Battered Woman Syndrome

Battered Woman Syndrome

  • Submitted By: spearmint
  • Date Submitted: 10/17/2011 6:20 AM
  • Category: Psychology
  • Words: 2643
  • Page: 11
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Battered Woman Syndrome 1 Running head: BATTERED WOMAN SYNDROME

Battered Woman Syndrome: Reshaping Legal Perspectives Your Name Edith Cowan University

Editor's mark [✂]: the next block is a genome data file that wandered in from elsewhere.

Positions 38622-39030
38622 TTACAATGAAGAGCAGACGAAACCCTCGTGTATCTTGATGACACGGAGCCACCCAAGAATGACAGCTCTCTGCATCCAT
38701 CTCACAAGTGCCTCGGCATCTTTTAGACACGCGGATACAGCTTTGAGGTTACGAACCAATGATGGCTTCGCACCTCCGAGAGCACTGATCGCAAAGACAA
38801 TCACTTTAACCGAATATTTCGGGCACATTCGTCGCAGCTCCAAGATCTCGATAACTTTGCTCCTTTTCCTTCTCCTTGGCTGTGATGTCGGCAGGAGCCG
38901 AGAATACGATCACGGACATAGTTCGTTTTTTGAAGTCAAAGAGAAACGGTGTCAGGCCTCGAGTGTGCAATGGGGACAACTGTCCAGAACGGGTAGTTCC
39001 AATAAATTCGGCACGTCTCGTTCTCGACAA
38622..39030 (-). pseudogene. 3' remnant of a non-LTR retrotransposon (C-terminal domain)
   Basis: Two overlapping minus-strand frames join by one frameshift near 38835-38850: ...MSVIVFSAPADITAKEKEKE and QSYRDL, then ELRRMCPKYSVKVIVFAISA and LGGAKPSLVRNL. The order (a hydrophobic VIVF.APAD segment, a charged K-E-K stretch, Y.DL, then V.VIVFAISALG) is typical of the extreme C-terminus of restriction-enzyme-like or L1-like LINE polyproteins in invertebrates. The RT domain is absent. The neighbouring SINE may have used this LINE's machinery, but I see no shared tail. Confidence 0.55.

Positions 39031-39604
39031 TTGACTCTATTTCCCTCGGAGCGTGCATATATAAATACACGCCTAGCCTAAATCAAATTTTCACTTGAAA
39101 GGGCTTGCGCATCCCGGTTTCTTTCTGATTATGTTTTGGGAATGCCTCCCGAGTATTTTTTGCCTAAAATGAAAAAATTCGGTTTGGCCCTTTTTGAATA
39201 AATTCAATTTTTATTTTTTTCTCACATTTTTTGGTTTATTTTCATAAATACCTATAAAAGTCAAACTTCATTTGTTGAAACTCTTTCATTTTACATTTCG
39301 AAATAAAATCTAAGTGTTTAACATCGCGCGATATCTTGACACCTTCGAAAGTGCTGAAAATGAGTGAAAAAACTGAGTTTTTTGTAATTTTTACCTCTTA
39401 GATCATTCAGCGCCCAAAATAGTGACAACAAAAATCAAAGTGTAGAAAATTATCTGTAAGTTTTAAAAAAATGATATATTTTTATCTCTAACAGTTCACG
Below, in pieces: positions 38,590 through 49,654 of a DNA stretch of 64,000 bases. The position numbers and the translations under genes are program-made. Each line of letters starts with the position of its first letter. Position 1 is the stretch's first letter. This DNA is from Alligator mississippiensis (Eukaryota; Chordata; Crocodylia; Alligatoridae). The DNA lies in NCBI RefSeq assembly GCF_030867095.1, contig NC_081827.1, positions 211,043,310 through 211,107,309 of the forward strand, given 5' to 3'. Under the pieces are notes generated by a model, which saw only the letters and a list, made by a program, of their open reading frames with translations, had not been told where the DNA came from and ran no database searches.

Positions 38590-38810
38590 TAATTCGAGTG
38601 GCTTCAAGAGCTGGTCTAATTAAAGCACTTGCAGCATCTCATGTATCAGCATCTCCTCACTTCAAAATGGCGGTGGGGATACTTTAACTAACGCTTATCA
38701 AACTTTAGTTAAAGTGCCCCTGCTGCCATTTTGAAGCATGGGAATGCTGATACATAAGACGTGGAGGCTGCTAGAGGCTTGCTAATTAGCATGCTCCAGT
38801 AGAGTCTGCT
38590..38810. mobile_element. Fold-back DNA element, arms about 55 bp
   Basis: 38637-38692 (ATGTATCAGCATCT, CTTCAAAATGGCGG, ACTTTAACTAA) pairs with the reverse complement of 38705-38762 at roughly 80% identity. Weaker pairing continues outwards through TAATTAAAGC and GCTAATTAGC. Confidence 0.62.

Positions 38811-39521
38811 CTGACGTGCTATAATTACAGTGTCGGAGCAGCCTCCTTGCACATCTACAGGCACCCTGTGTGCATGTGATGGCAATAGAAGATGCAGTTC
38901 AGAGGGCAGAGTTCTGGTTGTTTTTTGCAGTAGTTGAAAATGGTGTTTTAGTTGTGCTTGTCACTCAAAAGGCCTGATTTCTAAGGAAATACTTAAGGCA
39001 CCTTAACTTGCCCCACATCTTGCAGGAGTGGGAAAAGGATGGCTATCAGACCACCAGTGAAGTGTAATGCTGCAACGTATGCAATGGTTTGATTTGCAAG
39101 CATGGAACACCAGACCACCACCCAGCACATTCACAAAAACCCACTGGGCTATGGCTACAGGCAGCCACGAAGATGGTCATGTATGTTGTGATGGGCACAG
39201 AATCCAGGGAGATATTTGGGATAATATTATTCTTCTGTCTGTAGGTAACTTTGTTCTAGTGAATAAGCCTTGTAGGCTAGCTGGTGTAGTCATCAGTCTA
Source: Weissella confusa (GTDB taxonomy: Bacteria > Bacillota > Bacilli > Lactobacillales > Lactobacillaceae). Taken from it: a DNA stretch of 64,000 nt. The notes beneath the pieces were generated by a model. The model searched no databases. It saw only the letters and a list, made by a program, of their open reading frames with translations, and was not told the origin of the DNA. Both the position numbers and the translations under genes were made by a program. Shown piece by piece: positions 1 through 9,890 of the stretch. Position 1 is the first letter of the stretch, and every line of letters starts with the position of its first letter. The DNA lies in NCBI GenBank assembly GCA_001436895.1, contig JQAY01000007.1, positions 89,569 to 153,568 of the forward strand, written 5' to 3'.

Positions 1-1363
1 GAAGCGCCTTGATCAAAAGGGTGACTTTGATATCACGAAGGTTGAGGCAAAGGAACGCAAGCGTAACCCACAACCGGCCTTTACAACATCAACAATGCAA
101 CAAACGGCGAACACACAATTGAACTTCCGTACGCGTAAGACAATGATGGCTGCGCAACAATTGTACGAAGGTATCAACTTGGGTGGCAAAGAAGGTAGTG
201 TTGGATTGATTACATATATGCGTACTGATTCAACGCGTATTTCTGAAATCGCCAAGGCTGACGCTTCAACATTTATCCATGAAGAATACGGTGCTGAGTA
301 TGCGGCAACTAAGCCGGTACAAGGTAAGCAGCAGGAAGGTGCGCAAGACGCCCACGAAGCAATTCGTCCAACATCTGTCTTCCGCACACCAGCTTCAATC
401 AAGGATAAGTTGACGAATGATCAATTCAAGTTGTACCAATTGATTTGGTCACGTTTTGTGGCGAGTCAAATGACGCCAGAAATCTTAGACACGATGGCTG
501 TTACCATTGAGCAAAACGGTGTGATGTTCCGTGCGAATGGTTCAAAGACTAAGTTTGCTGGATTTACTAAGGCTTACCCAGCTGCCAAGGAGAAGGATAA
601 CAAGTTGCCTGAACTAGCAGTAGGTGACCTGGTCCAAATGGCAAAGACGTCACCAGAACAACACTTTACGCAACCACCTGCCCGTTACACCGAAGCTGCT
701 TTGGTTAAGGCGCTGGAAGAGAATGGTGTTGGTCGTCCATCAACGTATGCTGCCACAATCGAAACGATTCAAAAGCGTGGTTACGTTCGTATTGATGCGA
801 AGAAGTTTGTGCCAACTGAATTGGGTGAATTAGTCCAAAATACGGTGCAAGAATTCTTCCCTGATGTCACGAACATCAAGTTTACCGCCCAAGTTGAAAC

Battered Woman Syndrome 2 Battered Woman Syndrome: Reshaping Legal Perspectives For centuries, women have failed to exist as neutral entities with their male counterparts within the legal framework of society (Westervelt, 1998). This is particularly problematic in the context of domestic violence where the female victim ultimately becomes enmeshed in the justice system (Westervelt, 1998). Historical perspectives on women in abusive relationships who attacked their batterers hindered the course of justice by denying battered women the avenue to prove self-defence (Jenkins & Kroll-Smith, 1996). This, coupled with the relevant laws that are largely shaped by the male experience, resulted in double victimisation for battered victims (Bartal, 1998). It was not until the late twentieth century that perspectives began to shift towards establishing gender equality in the judicial system (Westervelt, 1998). One influential development was Lenore Walker’s Battered  Woman Syndrome and its incorporation into the defence strategies of battered women (Walker, 1994). The following paper discusses the concept of this syndrome and its applicability in the legal sphere. A case study on the murder trial of Helen Secretary will also be discussed to further exemplify the use of the Battered Woman Syndrome as evidence in a legal defence. The Battered Woman Syndrome may assume a feminist bearing with the intention to reshape a predominately male-orientated institution, but it also seeks justice for women who have been severely victimised by their partners (Walker, 2000; Westervelt, 1998). It seeks to remap traditional perspectives that lacked empathy for the battered woman. Any person who is a victim of battering should be judged far beyond the immediate circumstances of the homicide (Walker, 2000). Justice implies a fair trial....

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